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C Magazine Spring 2012 Memory issue


Buscando al Sr. Goodbar and The City is Creative are both discussed in an essay written by Michelle Kasprzak for C Magazine Spring 2012 Memory Issue.

This issue is about memory- how culture, technology and narratives shape our relationship to the past, and the material forms and media that hold memories. It’s also about the entropy, erasure and forgetting that erodes and overcomes memory, allowing new ideas, stories and cultures to materialize. Now is a particularly interesting time to consider this topic, as the material objects and spaces housing our memories, such as books, libraries, non-reproducible artifacts and physical exchanges, continue to give way to digital and virtual technologies that make information and memory increasingly immaterial, ephemeral and mobile, but also more widely and freely available. As we adopt the use of such technologies, there is an undeniable shift in our relationships to physical places and objects, to others around us, and to our sense of being bounded by time; this shift warrants serious consideration.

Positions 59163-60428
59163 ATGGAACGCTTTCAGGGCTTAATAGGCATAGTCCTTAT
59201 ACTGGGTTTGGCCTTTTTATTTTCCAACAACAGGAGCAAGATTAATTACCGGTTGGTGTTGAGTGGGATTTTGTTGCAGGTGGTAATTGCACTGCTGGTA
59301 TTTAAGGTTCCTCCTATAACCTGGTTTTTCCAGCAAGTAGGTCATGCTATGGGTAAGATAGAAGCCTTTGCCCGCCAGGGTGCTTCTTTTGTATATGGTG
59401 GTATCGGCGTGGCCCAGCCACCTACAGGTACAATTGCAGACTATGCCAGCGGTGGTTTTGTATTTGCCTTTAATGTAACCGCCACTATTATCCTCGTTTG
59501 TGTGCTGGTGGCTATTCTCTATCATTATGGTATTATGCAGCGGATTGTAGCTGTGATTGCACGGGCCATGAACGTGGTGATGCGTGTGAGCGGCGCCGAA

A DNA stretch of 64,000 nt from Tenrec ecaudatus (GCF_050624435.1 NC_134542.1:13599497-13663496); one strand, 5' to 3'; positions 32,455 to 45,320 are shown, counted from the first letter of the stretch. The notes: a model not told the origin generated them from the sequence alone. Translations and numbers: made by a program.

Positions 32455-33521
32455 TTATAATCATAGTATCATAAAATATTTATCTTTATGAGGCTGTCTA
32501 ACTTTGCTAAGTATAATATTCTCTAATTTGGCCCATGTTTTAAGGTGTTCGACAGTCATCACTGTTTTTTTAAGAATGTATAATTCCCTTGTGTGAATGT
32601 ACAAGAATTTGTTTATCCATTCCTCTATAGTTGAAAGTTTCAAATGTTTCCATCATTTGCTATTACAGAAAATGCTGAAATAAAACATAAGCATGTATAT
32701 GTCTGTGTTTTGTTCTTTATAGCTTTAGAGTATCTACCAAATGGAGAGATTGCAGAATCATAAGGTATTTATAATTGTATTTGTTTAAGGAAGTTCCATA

The Internet and social media platforms incorporate and arguably eclipse prosthetic memory, collapsing distances of space and time that cannot be bridged in real life into a virtual, often banal, and overly commercialized present. In her essay in this issue, Michelle Kasprzak looks at artists who use social media as a platform for their work, how it shapes users’ identities, and how it elicits participation. Many of the works she discusses experiment with the distinctions between the public and the private; individual production and group collaboration; and the representational and the real. When online, it’s often impossible to differentiate between what is real and what is not, what is past and what is present, and what is dead or alive- not to mention differentiating between experiencing it in real life and experiencing it on the Internet. On Facebook, scorned friends and deceased friends remain knowable and accessible, if not somewhat uncommunicative, long after they are gone from our real lives. Just as there can be no real death on the Internet, the sense of their loss is diminished, partially, at least.